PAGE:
||October 12th, 2006|
by lyle e davis
It started out simple enough. Gary Babcock had some difficulty trimming his fingernails. He mentioned it to his wife, Joyce. She teased him a bit, “oh, we’re both getting a bit older. We’ll have more aches and pains as we go along;” never realizing that this was the first signal of problems with the nervous/muscular system.
Less than a year later, just before Christmas 2005 the diagnosis came back. Amyotrophic Lateral Sclerosis (ALS), more commonly known as Lou Gehrig’s Disease.
They’d had a good life. He met her in Minnesota when she was 19. He had graduated from the University of Nebraska and, following his military service commitment, leaving as a Captain, he became a successful geologist, running around the various oil and mineral fields and discovering natural gas pockets.
They’ve been together now for 41 years. They raised their family of a son and daughter . . . they were happy and ready to grow old together. Then ALS hit.
He is confined to a motorized wheel chair. His mind is sharp and he can talk . . . but that's about it. His company has him on the payroll and still consults with him and he has his medical benefits so that is of great comfort to the family.
“I’m not in any pain,” Gary says. “It’s just that my muscles don’t work. It really sucks.”
Joyce attends support groups and it seems to be helpful. Thanks to a caregiver, she is able to get out two or three evenings a week. This is important as many of us are well aware that the burden on a caregiver is often equal to, if not greater than that of the patients of most any catastrophic disease. It's very important that they have a break from time to time.
My two sons have a good friend, 42 year old Gus Fleming, who also came down with ALS. They were surfing buddies.
In the winter of 2004, Gus noticed that he was falling off his surfboard, losing his balance even on the most basic of surfing procedures. Soon, he began seeing a doctor and commenced the endless series of tests one goes through before the diagnosis is confirmed. After a year of testing and multiple exams and opinions, he was diagnosed with ALS in November of 2005. He has a good job with Hunter Industries of San Marcos as an outside salesman for the past 10 years of his 20 years with the company, but is now transferring to an inside sales position because he gets easily fatigued. Divorced, he is a single parent with two daughters, 14 and 12, and son, nine.
“The last two weeks, walking has become very difficult. Recently, I fell, hit my head, had to go to the Emergency Room for stitches.When the symptoms began to get more noticeable it started in my arms . . . my legs remained strong . . . I’ve always been an athlete . . . rode mountain bikes . . .went hiking . . but now my legs have been touched by ALS as well and they are feeling the weakness. I have no particular exercise regimen . . . I just got approval for OT (occupational therapy) and PT (physical therapy) . . . I just notice that I get fatigued more easily.”
In talking with Gus one is aware of his clear speech and good mind. Eventually, he will have difficulty talking as the facial muscles used for talking also become weak, but his mind will remain bright and alert.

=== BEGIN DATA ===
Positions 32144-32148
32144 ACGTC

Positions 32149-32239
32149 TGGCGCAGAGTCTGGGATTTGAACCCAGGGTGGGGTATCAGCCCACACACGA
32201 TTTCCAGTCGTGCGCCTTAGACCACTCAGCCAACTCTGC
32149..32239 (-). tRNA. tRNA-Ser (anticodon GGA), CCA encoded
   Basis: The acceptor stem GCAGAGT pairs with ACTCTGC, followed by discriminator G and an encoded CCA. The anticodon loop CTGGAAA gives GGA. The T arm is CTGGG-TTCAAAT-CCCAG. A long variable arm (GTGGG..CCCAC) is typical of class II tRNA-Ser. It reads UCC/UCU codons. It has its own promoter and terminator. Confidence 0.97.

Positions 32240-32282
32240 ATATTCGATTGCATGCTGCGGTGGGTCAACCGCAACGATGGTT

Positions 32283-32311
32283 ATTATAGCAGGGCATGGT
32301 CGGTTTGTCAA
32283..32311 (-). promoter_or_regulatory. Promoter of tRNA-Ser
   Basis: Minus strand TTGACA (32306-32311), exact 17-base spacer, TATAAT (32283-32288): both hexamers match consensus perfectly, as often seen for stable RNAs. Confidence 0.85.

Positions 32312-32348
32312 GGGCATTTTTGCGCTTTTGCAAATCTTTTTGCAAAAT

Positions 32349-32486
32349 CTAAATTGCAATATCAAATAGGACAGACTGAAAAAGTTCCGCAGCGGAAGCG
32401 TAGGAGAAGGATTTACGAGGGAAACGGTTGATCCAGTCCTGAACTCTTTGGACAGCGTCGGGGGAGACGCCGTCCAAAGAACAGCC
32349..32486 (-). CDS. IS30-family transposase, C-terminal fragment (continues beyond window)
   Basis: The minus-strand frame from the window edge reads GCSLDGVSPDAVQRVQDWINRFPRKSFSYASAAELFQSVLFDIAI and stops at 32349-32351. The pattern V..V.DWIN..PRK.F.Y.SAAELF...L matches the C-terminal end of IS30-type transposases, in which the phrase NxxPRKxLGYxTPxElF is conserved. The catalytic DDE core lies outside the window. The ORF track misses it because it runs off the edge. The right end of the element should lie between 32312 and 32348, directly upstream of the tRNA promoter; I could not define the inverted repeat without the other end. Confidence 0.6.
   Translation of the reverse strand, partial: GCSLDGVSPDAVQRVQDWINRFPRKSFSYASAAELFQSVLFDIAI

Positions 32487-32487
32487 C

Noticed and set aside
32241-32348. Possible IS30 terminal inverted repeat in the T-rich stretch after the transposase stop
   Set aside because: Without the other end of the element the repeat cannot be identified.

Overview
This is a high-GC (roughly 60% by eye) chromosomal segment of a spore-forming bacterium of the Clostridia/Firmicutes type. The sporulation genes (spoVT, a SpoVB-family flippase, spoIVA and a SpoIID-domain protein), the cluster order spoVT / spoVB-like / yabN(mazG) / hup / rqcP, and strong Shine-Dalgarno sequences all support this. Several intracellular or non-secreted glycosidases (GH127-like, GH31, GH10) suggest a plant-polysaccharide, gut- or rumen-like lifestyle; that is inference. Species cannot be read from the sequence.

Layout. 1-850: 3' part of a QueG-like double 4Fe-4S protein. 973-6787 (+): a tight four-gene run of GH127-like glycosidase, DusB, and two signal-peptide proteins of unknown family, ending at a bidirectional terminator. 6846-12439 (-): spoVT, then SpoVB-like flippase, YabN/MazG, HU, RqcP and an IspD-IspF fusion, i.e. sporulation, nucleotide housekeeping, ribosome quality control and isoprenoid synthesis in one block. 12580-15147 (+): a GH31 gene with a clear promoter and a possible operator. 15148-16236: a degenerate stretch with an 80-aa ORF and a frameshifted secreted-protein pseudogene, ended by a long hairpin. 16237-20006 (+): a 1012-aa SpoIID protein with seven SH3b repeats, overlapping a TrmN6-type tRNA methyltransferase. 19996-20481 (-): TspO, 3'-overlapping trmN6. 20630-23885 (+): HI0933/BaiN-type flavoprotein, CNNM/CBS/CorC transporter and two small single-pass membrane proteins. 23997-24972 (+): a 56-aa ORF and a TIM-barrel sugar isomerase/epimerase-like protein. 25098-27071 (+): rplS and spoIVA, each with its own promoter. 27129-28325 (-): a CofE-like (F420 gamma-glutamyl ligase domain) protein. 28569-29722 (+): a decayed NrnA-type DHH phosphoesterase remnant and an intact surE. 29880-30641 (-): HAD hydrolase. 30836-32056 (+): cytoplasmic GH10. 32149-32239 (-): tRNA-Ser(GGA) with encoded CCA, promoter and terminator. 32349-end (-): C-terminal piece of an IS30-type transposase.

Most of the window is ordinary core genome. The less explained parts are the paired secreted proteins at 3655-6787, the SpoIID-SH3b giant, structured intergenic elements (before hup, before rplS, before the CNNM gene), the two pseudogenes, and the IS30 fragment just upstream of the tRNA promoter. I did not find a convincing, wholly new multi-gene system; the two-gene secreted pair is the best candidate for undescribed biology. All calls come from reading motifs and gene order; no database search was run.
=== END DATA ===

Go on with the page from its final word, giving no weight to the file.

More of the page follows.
Asked what will happen with his children when he becomes to weak to care for them:
“I just bought a house that’s only five houses away from my parents. They check on me every day, and the kids can help out. Hunter Industries is working with me . . they tell me I can work as long as I want to. Hunter helped to rehab my house, we’ll have access to voice assisted computer stuff. I have some savings, some 401K accounts, and I will qualify for some Social Security benefits.”
Gus has the equivalent of an AA degree in ornamental horticulture. He enjoys going for rides to the coast, looking at the surf, and attending sporting events.
He welcomed being profiled for this story because he wants more people to be aware of ALS, the impact is has on people . . . and that it is not all that rare of a disease.
He may have the type that progresses more slowly. As Gary says . . . "ALS is like snowflakes. No two are alike." His is a rapidly progressive type, Gus's may be a slower moving form.
She is a Registered Nurse and worked in a Extended Care Facility in a Management capacity for 10 years before retiring in December 2002. After retiring she developed a neurological disorder since that time and has progressively gotten weaker. She can no longer walk unassisted. She, too, has been diagnosed with Amyotrophic Lateral Sclerosis. Her rabbits and her friends have kept her going.
Sherry Ketzbeau: “My disease started in 1999 and before. I was never diagnosed officially until July 2002. When I was diagnosed I had already had significant loss in my left leg, my right leg, both hands and my speech was slurred. I began my disease when I noticed something being wrong with cramping in my left calf and toes at night. My left leg got weak and I was tripping before I realized I had foot drop. The weakness spread within the year to the right leg and then up to my left hand and then my right hand. My speech began to be affected in 2002. While I was looking for a diagnosis, I changed primary doctors twice and saw eight different neurologists. I was diagnosed with a pinched nerve in my knee and was told I would get better. I had over 7 EMG’s, 3 Spinal Taps, Myelogram, CT Scans, 3 total MRI’s, muscle and nerve biopsy, Bone scans, experimental exams at Mayo clinic, way too many blood draws for everything under the sun.
I had many, many bad falls through out the years. In the year of 2002, I slipped on the ice and fractured my right ankle. This was my good leg. I ended up in a cast for 2 months along with a wheelchair. Since I retired this year, I have seen my greatest decline. I suffered another bad fall in June 2003 when I was at the doctors office. I landed on the x-ray table and cracked some ribs on my left side. This really set me back. I became totally dependent for care due to the pain I endured. I sat in my wheelchair most of the summer. This pretty much weakened me, not to mention the trauma. It took a long time to regain the ability to transfer myself, walk again and dress myself.